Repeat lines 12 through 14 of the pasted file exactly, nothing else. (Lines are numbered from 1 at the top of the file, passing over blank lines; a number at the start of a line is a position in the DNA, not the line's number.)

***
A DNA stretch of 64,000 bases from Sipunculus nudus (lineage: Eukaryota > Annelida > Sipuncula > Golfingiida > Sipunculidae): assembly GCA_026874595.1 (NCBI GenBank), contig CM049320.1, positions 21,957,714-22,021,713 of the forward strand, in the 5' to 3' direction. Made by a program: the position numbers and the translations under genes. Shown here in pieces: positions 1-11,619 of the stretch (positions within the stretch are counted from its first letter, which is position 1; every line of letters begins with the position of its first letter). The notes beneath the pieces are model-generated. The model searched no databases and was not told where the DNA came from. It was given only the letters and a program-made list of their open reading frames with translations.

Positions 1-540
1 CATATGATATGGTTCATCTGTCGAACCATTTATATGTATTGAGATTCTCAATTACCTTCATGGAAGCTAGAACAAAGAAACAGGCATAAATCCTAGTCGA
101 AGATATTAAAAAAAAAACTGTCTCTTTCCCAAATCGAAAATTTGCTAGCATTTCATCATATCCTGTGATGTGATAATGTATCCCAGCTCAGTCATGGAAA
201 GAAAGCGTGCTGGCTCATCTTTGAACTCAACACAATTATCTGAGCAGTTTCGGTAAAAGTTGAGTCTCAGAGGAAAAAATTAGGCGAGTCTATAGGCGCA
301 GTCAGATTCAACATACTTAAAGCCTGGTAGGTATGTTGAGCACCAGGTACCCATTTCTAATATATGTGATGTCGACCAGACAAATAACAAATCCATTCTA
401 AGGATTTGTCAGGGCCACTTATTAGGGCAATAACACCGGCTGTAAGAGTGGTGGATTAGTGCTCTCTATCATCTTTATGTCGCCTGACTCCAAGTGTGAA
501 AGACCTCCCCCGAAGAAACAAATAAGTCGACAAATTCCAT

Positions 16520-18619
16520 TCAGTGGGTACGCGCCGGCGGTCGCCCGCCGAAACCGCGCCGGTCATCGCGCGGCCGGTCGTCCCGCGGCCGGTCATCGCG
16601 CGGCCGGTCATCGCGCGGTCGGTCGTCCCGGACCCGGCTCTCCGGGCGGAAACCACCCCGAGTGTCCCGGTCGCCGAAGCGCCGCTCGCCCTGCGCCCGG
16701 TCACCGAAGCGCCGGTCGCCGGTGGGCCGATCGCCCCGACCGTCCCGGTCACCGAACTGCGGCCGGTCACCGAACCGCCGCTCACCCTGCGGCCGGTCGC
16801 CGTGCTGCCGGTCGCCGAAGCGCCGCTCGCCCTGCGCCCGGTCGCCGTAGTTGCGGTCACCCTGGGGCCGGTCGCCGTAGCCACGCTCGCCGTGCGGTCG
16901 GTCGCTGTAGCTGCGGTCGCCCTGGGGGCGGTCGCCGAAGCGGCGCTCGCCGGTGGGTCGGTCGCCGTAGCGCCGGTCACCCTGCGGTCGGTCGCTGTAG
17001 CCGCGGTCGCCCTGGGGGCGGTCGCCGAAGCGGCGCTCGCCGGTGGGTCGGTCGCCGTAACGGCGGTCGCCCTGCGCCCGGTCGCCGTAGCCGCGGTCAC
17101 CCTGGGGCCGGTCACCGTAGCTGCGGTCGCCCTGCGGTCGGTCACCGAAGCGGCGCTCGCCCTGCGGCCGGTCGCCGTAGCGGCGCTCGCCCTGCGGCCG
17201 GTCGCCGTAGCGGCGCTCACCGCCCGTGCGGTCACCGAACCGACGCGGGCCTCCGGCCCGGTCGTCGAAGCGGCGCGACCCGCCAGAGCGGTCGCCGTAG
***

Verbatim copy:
16701 TCACCGAAGCGCCGGTCGCCGGTGGGCCGATCGCCCCGACCGTCCCGGTCACCGAACTGCGGCCGGTCACCGAACCGCCGCTCACCCTGCGGCCGGTCGC
16801 CGTGCTGCCGGTCGCCGAAGCGCCGCTCGCCCTGCGCCCGGTCGCCGTAGTTGCGGTCACCCTGGGGCCGGTCGCCGTAGCCACGCTCGCCGTGCGGTCG
16901 GTCGCTGTAGCTGCGGTCGCCCTGGGGGCGGTCGCCGAAGCGGCGCTCGCCGGTGGGTCGGTCGCCGTAGCGCCGGTCACCCTGCGGTCGGTCGCTGTAG